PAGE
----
January 10, 2017 | 11:06pm  


Steven McDonald was an inspiration to all, never wavering on his forgiving message after surviving Central Park shooting

By Denis Hamill

Steven McDonald (c.), with his son (r.), was a beacon of solace for families at funerals of cops killed in the line of duty.  (EGAN-CHIN, DEBBIE)

After a punk with a gun left the NYPD’s Steven McDonald a quadriplegic, the heroic cop became a truly big wheel in this city.

I once said that to McDonald as he sat in his motorized wheelchair outside a courtroom where a dirtbag cop killer, whose name is best forgotten, was on trial. McDonald laughed. He had a dark, Celtic sense of humor about himself filled with New York irony and fueled by his enormous heart.

At wakes or funerals for cops killed in the line of duty, the families of the departed often found solace in the genuinely Christian words from McDonald, whose wheelchair was a throne of a true Prince of the City. Widows and kids of slain cops would flock to McDonald, who wore his crisp NYPD uniform proudly, sporting his gold detective shield earned in 1995 — after surviving three bullets in Central Park in 1986.

It was also McDonald who found it in his heart to forgive the shooter who put him in that chair.

“I feel sorry for him,” McDonald once said of his shooter, Shavod Jones, 15. “I forgive him and hope that he can find peace and purpose in his life.”

On the 25th anniversary of the shooting, McDonald had not become cynical.

“My simple understanding is that God has asked me to be a witness to do His will in this world,” he told the Daily News. “And I think that’s my life.”

And, man, what a life it was, packing in more meaningful miles and earnest words and deeds in the 30 years since the shooting than most able-bodied people could in two lifetimes.

McDonald met with mayors, governors, Presidents, Pope John Paul II and Nelson Mandela. He brought his message of forgiveness to Northern Ireland, Bosnia and the Middle East. He counseled troubled kids, encouraged rookie cops and helped a wounded city heal after 9/11.

But McDonald’s life as a cop was forged in the unforgiving New York of the crack-infested 1980s. In the year he was shot, police investigated nearly 2,000 murders. It was a time when 10-year-olds with TEC-9 semiautomatic pistols and teens with Uzis muled crack vials on the bloodied streets, subways, housing projects and parks of a city out of control with mindless violence. It was a time when a city columnist like me would get up in the morning and try to decide which of the five outrageous murders of the day to cover.

McDonald forgave the man who pumped three bullets into him, offering a healing attitude to NYC at a time when the city faced an era of darkness. (THEODORAKIS, ANDREW/THEODORAKIS, ANDREW)

A time when evil druglords would reach the zenith of audacity by ordering the murder of a cop — any cop — from a Rikers Island jail cell. The contract led to the assassination of 22-year-old Officer Eddie Byrne in Queens on Feb. 26, 1988.

Byrne’s assassination would be the beginning of the end of the violent crack era of New York.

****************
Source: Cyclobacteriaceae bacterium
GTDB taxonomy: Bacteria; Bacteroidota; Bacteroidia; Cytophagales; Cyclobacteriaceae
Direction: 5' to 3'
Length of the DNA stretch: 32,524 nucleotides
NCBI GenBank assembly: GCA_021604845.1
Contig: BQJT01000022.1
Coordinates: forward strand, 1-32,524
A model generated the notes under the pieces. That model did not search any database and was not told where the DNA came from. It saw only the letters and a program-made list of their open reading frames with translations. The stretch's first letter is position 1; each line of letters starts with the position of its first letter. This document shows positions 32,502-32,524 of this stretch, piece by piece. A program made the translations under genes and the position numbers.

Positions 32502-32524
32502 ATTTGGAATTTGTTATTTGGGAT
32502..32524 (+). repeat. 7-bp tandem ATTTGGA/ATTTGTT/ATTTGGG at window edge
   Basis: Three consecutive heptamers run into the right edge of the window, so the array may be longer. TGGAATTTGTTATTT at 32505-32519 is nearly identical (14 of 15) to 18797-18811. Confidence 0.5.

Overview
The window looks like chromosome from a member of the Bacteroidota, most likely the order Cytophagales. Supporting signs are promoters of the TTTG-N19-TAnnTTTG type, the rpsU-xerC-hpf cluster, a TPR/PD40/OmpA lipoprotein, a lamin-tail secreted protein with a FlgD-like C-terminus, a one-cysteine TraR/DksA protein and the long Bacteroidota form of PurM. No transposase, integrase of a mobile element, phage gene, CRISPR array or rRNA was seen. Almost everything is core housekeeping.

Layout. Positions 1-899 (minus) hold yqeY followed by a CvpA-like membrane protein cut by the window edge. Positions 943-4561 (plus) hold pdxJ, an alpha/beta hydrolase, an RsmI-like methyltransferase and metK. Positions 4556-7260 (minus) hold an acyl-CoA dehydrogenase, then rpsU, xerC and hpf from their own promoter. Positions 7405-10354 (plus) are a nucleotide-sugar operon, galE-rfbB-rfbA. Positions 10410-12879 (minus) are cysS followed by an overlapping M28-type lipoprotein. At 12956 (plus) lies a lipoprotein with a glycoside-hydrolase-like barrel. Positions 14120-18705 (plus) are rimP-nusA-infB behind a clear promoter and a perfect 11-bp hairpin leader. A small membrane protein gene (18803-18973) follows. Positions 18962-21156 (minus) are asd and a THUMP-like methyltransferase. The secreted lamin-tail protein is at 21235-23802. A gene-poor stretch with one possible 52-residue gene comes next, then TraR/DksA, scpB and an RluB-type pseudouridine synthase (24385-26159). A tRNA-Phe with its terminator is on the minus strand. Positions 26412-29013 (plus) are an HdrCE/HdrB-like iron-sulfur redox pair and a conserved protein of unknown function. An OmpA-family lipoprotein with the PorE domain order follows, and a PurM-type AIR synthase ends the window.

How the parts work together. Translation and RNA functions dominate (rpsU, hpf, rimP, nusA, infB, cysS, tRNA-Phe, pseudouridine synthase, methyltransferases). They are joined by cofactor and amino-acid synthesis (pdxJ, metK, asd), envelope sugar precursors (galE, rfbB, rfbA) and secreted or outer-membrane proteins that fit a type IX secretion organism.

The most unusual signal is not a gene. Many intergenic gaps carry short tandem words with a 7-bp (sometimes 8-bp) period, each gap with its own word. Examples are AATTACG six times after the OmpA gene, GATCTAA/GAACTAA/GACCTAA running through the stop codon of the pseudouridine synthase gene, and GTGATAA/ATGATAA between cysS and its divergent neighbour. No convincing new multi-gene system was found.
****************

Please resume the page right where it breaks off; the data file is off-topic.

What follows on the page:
But the healing actually started two years earlier after the July 12, 1986, shooting of McDonald. That McDonald literally rose Christ-like from the dead after taking three .22-caliber slugs to preach a gospel of forgiveness and unity in New York had a profound effect on the cops and citizens of this hemorrhaging city. McDonald became the living embodiment of what could happen to any good cop doing his job on any tour in any precinct of the city. He also became a living legend as one of the most courageous people to ever don a police uniform. Because it might take even bigger guts to forgive your shooter than it does when you’re facing his gunfire.

I never met anyone who accomplished this mission of absolution with as much grace, humor and hope as Detective Steven McDonald.

There’s a reason why some people will always think of him as a superhero.

When Christopher Reeve was left paralyzed in 1995 after an equestrian accident, I called McDonald for some advice for Superman.

“A few years ago I was with my family at Planet Hollywood, and Christopher Reeve came through the crowd, over to us,” McDonald told me that day. “He was so gracious, so kind, so nice to my kids, who are Superman fanatics. He asked us about our lives, and I remember how encouraging he was. It was a very special moment for us. God, I’d love to repay that kindness if he or his family ever feels like talking. I’d tell him he’s always been such a role model. That he might be an even bigger and more important one now. Plus, he can still act, direct. He’ll learn he’s the same great human being, different set of circumstances. That’s all.”

That’s a man at peace with himself in life. That’s the kind of guy he was. Steven McDonald was too humble to realize that Christopher Reeve had come across Planet Hollywood to meet the real Superman in the room.

And now, like Christopher Reeve, McDonald is gone.

But the example he set in New York will outlive him. More than ever this unforgiving town could sure use some of Detective McDonald’s forgiving heart.